I would like to indicate some of the things that we have been trying to accomplish in the U.N. and some problems we see on the horizon.
Historically U.S. policy toward Southern Africa has been developed in a multilateral context, and that is appropriate. With the exception of the Republic of South Africa, all southern African territories became a responsibility of the international community under Article 73, Chapter 11 of the U.N. Charter. The exceptions to this multilateral approach for U.S. policy were Angola and Mozambique, where relations with Portugal and NATO tended to determine policy.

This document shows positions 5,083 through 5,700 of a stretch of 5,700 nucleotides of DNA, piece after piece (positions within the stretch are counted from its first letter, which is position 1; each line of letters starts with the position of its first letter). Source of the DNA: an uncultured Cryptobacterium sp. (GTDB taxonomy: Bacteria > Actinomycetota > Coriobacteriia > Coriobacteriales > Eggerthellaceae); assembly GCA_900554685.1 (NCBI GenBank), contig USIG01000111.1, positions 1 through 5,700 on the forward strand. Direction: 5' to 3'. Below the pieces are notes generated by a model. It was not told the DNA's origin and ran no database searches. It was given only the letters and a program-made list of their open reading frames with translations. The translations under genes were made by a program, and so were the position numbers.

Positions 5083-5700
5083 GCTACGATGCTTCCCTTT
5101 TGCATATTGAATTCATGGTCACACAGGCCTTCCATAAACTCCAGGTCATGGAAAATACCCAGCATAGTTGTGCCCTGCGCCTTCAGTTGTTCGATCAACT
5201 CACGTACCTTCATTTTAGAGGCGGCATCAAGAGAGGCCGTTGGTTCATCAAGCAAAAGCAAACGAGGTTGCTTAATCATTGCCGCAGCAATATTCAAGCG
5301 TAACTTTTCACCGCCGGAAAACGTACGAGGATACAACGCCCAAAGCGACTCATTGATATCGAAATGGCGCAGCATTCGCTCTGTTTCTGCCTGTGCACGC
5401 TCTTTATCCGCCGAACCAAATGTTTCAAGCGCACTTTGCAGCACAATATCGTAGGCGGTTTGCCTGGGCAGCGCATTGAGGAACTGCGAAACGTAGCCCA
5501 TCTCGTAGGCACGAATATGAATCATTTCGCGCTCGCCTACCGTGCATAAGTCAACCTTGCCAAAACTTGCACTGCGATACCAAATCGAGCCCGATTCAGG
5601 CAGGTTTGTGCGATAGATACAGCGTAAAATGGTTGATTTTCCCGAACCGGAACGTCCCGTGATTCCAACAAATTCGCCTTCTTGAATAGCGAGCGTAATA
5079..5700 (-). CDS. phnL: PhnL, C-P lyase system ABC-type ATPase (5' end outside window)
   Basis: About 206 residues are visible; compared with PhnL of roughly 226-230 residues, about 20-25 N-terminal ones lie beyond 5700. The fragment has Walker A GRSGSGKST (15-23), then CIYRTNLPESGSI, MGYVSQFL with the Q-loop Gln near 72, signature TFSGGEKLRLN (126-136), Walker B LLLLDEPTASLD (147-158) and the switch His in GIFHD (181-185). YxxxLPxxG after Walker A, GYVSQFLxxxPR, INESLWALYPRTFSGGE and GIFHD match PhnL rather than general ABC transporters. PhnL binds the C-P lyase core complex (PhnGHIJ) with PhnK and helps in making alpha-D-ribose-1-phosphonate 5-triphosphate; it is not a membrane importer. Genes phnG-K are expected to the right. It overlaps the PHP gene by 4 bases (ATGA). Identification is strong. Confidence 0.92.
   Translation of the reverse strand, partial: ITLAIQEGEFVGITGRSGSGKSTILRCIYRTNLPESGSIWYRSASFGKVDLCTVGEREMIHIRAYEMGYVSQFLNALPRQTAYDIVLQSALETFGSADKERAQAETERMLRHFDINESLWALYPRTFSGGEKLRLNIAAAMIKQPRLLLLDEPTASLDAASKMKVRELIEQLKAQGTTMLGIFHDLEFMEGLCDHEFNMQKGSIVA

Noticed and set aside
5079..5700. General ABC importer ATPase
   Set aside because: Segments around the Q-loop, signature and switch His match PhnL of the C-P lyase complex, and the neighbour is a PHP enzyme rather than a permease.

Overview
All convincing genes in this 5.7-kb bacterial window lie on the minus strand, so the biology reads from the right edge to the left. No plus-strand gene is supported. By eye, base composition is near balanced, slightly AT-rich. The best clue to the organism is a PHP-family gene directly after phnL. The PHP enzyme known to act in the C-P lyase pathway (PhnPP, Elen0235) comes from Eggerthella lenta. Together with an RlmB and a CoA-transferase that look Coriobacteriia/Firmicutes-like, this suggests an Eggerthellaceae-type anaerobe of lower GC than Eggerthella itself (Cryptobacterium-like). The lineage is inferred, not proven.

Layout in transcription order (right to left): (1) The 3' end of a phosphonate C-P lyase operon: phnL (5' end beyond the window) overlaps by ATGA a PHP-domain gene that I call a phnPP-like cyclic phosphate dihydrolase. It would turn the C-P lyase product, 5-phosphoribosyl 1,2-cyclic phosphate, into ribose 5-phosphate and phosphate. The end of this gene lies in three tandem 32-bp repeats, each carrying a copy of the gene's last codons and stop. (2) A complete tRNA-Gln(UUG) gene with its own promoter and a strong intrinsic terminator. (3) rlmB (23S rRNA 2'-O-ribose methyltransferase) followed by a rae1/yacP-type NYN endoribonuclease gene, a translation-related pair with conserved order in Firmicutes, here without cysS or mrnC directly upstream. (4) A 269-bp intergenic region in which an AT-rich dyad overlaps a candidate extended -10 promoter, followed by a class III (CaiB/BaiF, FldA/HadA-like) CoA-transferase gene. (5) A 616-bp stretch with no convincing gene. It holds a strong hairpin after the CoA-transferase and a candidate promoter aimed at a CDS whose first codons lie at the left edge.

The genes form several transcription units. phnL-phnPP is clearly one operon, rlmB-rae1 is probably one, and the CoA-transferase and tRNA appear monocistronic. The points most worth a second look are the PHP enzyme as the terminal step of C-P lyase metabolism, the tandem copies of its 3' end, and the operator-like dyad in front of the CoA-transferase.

I cite the multilateral background to show that we have changed our views of Southern Africa as we have changed our attitudes toward Africa in the U.N. Early in the history of the U.N., the U.S. was an enthusiastic backer of decolonialization. We even risked difficulties with our World War II allies, France and the United Kingdom.